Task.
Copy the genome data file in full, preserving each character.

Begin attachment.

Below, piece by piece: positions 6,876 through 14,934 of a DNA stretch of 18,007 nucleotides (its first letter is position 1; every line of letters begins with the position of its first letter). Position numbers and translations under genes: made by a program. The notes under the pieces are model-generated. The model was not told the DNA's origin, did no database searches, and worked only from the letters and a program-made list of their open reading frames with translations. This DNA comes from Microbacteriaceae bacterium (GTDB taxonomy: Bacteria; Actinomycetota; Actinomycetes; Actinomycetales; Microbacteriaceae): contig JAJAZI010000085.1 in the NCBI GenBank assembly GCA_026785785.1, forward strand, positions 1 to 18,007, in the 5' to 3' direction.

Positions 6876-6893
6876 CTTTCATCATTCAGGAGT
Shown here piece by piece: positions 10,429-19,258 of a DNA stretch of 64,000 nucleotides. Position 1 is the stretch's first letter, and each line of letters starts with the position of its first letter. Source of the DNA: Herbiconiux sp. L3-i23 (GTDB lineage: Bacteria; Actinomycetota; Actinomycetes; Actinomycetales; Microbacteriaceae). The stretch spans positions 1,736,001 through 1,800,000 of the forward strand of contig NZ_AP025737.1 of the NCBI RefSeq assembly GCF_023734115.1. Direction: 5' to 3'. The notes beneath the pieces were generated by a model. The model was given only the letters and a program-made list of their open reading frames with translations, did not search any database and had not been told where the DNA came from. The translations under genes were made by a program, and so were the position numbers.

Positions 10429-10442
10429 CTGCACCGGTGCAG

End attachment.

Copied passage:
Below, piece by piece: positions 6,876 through 14,934 of a DNA stretch of 18,007 nucleotides (its first letter is position 1; every line of letters begins with the position of its first letter). Position numbers and translations under genes: made by a program. The notes under the pieces are model-generated. The model was not told the DNA's origin, did no database searches, and worked only from the letters and a program-made list of their open reading frames with translations. This DNA comes from Microbacteriaceae bacterium (GTDB taxonomy: Bacteria; Actinomycetota; Actinomycetes; Actinomycetales; Microbacteriaceae): contig JAJAZI010000085.1 in the NCBI GenBank assembly GCA_026785785.1, forward strand, positions 1 to 18,007, in the 5' to 3' direction.

Positions 6876-6893
6876 CTTTCATCATTCAGGAGT
Shown here piece by piece: positions 10,429-19,258 of a DNA stretch of 64,000 nucleotides. Position 1 is the stretch's first letter, and each line of letters starts with the position of its first letter. Source of the DNA: Herbiconiux sp. L3-i23 (GTDB lineage: Bacteria; Actinomycetota; Actinomycetes; Actinomycetales; Microbacteriaceae). The stretch spans positions 1,736,001 through 1,800,000 of the forward strand of contig NZ_AP025737.1 of the NCBI RefSeq assembly GCF_023734115.1. Direction: 5' to 3'. The notes beneath the pieces were generated by a model. The model was given only the letters and a program-made list of their open reading frames with translations, did not search any database and had not been told where the DNA came from. The translations under genes were made by a program, and so were the position numbers.

Positions 10429-10442
10429 CTGCACCGGTGCAG